Limited number of seasonal workers allowed to quarantine in WA hotels

Tongan workers approved but future pickers uncertain

UNCERTAINTY remains around seasonal workers being allowed entry into the state government's hotel quarantine system.

Despite the recent announcement that the Western Australian government will allow Tongan workers to fly into Western Australia in mid-May, the industry remains skeptical over the length of such allowances.

On April 14, it was announced that the hotel quarantine system in Western Australia did not have the capacity to accommodate workers that assist with the harvesting of our local horticulture.

The decision came after Chief Health Officer, Dr Andrew Robertson conducted a review of hotel quarantine arrangements, advising that several changes would need to occur in order to strengthen the regime for international arrivals.

VegetablesWA President Damir Kuzmicich originally said he was shocked by the announcement on April 14, urging the state government to find a workable solution that doesn't sacrifice local food processing and people's livelihoods.

Now, Mr Kuzmicich professed gratitude that the Western Australian Minister for Agriculture Alannah MacTiernan 'went into bat' for the Western Australian horticulture industry.

"We are so grateful to the Minister for her perseverance behind the scenes, working with the Department of Health, the Chief Health Officer and the Premier's office to secure the upcoming flight," Mr Kuzmicich said.

"The approval of flights into WA means that growers will be able to plan for their labour requirements for the rest of the year, which gives them the certainty to be able to produce and harvest their crops."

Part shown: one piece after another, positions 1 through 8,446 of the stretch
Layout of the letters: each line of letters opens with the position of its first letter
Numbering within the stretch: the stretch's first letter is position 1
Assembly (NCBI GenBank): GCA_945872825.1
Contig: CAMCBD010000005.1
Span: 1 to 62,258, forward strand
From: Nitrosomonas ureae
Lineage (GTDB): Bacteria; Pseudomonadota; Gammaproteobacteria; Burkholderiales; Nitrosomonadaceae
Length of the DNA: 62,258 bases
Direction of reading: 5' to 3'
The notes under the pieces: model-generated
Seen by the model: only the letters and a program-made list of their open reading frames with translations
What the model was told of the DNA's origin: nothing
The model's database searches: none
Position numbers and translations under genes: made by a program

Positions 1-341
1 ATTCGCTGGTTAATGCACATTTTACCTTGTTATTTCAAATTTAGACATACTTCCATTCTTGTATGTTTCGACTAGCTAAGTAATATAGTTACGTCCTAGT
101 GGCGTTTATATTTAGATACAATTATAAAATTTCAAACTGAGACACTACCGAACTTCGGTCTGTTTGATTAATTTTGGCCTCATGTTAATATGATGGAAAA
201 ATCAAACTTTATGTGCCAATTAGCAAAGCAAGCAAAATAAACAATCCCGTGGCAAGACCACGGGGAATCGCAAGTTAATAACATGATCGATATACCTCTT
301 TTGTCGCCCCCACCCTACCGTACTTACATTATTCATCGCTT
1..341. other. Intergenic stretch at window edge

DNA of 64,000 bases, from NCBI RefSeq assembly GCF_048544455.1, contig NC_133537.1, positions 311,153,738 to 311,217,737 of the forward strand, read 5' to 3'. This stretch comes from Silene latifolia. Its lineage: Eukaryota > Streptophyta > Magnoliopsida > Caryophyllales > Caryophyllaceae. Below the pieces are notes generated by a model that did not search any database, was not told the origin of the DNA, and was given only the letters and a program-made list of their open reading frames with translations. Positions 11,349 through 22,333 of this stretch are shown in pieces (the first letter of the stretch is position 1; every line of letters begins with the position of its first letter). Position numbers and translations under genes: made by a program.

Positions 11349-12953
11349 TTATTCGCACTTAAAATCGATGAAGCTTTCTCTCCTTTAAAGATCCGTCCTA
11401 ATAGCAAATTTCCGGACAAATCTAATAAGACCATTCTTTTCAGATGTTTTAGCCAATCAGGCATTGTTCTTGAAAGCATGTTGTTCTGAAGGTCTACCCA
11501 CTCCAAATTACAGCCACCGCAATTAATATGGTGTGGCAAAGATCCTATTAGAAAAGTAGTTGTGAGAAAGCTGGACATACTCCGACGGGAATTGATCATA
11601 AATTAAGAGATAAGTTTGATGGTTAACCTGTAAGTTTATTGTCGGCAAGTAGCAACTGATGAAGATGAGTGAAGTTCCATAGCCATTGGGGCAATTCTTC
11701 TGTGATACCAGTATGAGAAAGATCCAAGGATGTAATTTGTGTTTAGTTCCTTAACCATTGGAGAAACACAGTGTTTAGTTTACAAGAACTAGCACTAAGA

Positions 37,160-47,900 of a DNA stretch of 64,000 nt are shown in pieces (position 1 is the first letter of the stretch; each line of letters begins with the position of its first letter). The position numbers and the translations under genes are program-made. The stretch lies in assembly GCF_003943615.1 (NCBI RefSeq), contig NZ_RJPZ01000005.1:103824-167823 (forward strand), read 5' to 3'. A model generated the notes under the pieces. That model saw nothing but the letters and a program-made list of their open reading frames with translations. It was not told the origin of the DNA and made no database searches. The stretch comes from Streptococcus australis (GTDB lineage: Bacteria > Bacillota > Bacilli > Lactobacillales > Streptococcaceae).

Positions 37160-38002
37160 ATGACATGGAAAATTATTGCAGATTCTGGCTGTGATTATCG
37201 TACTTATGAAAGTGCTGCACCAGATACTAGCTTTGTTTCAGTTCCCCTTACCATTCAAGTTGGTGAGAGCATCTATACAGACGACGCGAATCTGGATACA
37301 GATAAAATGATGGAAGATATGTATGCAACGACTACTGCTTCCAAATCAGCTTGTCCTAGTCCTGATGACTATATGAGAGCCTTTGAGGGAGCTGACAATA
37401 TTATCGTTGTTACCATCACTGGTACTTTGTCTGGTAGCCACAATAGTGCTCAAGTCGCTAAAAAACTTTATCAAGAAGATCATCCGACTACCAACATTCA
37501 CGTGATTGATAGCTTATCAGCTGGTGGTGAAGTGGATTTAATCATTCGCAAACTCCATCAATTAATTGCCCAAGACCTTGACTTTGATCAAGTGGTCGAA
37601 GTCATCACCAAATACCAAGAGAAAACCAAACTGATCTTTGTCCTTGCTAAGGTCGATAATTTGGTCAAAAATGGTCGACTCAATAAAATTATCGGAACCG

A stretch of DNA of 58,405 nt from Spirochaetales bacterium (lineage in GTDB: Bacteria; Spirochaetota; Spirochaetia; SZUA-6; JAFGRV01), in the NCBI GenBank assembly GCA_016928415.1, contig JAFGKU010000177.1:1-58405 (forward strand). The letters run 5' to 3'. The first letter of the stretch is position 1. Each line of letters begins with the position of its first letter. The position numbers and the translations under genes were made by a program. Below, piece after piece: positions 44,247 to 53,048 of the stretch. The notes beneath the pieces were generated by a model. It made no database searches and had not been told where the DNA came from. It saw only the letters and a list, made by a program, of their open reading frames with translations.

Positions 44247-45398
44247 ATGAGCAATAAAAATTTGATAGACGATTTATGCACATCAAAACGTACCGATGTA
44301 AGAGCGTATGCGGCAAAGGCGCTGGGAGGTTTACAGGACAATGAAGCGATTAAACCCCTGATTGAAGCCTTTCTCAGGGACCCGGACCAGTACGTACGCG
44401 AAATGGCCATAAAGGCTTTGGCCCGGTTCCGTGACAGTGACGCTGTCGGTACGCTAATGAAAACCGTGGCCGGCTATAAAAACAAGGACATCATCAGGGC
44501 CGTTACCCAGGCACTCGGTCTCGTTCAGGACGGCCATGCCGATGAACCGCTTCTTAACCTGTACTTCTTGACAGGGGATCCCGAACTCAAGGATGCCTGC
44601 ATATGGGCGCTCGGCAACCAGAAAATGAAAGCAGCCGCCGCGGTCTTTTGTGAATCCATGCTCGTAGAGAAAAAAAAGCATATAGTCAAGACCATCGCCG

The Tonga flight will see 95 workers to Margaret River to support vineyards and six workers to support the citrus industry in Harvey.

Minister MacTiernan is working with the Minister for Health Roger Cook to find another Perth city hotel that meets quarantine requirements to ensure the safety of the Western Australian community.

The Bunbury Farmers Market Managing Director Kevin Opferkuch told the Mail that there hadn't been an immediate impact to the market, in regards to pricing of fruits and vegetables.

"Our smaller and medium sized growers are currently in the middle of apple season, but they're managing to hire enough locals to assist with their harvest," Mr Opferkuch said.

The market receives a supply of apples from orchards in Donnybrook and Manjimup, around 4000 apples per bin.

Mr Opferkuch added that the bigger growers who usually source workers from Vanuatu and Tonga had already adjusted to the perceived lack of workers by reducing their plantings of fruit and vegetables by half.

"The industry has been mindful of the issues around labour shortages since the beginning of COVID. There is definitely a price pressure, but at this point we're okay."

Mr Kuzmicich remains optimistic for two more planned flights of Tongan workers in June and July to be able to enter hotel quarantine.

"This is exactly the kind of information we need to be able to plan our crops."